Many options open to mortgage holders making the switch

Dublin MEP Brian Hayes calls for legislation to facilitate Irish borrowers to switch lender

 Brian Hayes has banged the drum about “rip-off” mortgage rates being charged in Ireland at a time when the European Central Bank’s main rate is zero. Photograph:  Eric Luke

Brian Hayes has banged the drum about “rip-off” mortgage rates being charged in Ireland at a time when the European Central Bank’s main rate is zero. Photograph: Eric Luke

 

After a bruising time recently as director of elections with Fine Gael, Dublin MEP Brian Hayes has thrown himself back into his work in the European Parliament.

Among other things, he has called for legislation or the introduction of a code of conduct to facilitate Irish borrowers in switching their mortgage to a different lender at a cheaper rate.

Since becoming an MEP in 2014, Hayes has banged the drum about “rip-off” mortgage rates being charged in Ireland at a time when the European Central Bank’s main rate is zero.

The average variable mortgage rate in the euro zone is almost two percentage points lower than in Ireland, where many are paying a rate in excess of 4 per cent.

Hayes has now turned his attention to mortgage switching. He cited Italy as an example of a country where mortgage switching is high, underpinned by legislation. In 2015, about a third of new mortgages in Italy involved borrowers switching to a new lender in search of a cheaper loan.

The Irish MEP wants the next government to introduce a similar regime in Ireland to assist people in getting lower interest rates from their lenders. He might be on to something, but it is questionable if legislation is required to achieve this aim.

Mortgage switching in Ireland is negligible at the moment. Figures from the Banking & Payments Federation Ireland show that just 1,338 mortgages to a value of €290 million involved switching last year. For comparison, the total market for new lending in 2015 was €4.9 billion.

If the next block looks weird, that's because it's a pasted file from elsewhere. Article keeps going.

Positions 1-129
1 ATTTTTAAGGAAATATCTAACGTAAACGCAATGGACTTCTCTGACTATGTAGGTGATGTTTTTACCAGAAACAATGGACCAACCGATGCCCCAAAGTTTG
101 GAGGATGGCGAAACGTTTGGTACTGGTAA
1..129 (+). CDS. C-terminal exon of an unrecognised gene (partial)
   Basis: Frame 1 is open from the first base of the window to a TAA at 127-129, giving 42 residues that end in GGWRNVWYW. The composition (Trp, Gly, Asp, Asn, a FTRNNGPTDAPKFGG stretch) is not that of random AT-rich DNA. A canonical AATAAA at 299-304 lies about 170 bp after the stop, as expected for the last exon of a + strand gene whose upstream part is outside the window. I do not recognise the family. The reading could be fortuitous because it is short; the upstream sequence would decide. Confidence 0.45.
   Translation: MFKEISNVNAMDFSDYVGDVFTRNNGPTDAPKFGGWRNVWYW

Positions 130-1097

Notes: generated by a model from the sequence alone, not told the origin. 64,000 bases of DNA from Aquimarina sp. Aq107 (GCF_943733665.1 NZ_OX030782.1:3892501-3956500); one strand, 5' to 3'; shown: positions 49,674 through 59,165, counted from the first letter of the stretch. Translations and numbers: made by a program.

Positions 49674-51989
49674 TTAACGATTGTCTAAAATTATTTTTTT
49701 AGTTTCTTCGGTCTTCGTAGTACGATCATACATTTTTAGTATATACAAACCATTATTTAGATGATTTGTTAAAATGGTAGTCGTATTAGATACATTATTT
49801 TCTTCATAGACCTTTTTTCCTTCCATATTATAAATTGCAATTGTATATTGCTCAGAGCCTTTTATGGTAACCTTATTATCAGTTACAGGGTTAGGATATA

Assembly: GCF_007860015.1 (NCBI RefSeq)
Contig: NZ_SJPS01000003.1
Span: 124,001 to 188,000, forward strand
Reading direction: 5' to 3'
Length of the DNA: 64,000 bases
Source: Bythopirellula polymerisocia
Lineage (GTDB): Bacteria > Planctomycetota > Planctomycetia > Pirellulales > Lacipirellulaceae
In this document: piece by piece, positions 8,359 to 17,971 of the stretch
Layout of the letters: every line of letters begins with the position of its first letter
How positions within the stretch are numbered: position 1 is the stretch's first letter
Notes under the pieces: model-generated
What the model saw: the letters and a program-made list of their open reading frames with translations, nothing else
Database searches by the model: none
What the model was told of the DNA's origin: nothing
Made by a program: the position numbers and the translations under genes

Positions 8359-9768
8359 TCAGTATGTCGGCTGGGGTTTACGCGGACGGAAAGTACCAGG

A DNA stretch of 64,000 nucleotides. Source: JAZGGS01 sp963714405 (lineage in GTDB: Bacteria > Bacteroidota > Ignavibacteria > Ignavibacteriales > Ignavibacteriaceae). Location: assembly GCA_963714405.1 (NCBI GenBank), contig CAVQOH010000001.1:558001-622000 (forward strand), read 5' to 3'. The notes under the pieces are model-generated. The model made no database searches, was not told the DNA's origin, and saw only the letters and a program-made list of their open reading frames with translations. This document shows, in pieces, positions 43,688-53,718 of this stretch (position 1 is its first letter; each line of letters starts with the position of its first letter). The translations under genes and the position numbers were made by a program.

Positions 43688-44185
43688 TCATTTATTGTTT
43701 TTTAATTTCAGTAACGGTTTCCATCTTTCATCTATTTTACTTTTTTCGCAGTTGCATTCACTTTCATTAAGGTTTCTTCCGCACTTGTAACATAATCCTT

An economic letter published by the Central Bank of Ireland last July found that, among the five main retail banks, the average number of incoming switchers per month since January 2014 was just 38 out of about 684,000 mortgages.

Of course, switching wouldn’t make sense for about half of Irish mortgage holders who are on trackers with an average interest rate of just 1 per cent.

Another third of the market could make savings but are not in a position to switch for various reasons, including being in arrears, being in negative equity, holding a fixed-rate loan, having a loan-to-value ratio of more than 90 per cent or having an amount left on their home loan that is so small it wouldn’t make sense to move.

Incentives

There are costs involved – about €1,200 between legal fees and a valuation report – but the analysis said 70 per cent of potential switchers would recover the net cost within one year.

There are certainly plenty of offers available to switchers. For example, Bank of Ireland and Permanent TSB are offering 2 per cent cashback to switchers, along with other incentives, while KBC will give you €2,000 towards your legal fees, a 3.2 per cent variable rate and 50 per cent off your home insurance in year one.

According to the Central Bank, the cumulative savings across all mortgages in the 12 months after switching would be a tidy €65 million. In terms of total savings over the lifetime of the loan, 26,955 of switchers could save more than €10,000.

So why aren’t more people switching? Michael Dowling, chairman of the Irish Brokers Association’s mortgage committee, said there were two main reasons why people don’t switch: they are put off by the paperwork and potential costs or they get a better offer from their existing lender once they indicate that they are thinking of moving their loan to a rival bank.

There may be another reason. People are afraid of making the wrong decision. Switching a mortgage means you are taking out another home loan, and you have to go through all the hoops involved in satisfying the new bank about your income and creditworthiness. This can be draining even for straightforward applications but is worth doing given the savings.

On a positive note, switchers are not subjected to the Central Bank’s macroprudential rules on deposits and loan-to-income limits.

The Central Bank’s letter from last year suggested that “increased information” and “greater transparency” would be “beneficial” in promoting switching. This wouldn’t do any harm but is unlikely to solve the problem of customer inertia, long the friend of Irish banks.

All mortgage holders not on a tracker should investigate switching as a way of saving money. What have you got to lose? Twitter: @CiaranHancock1

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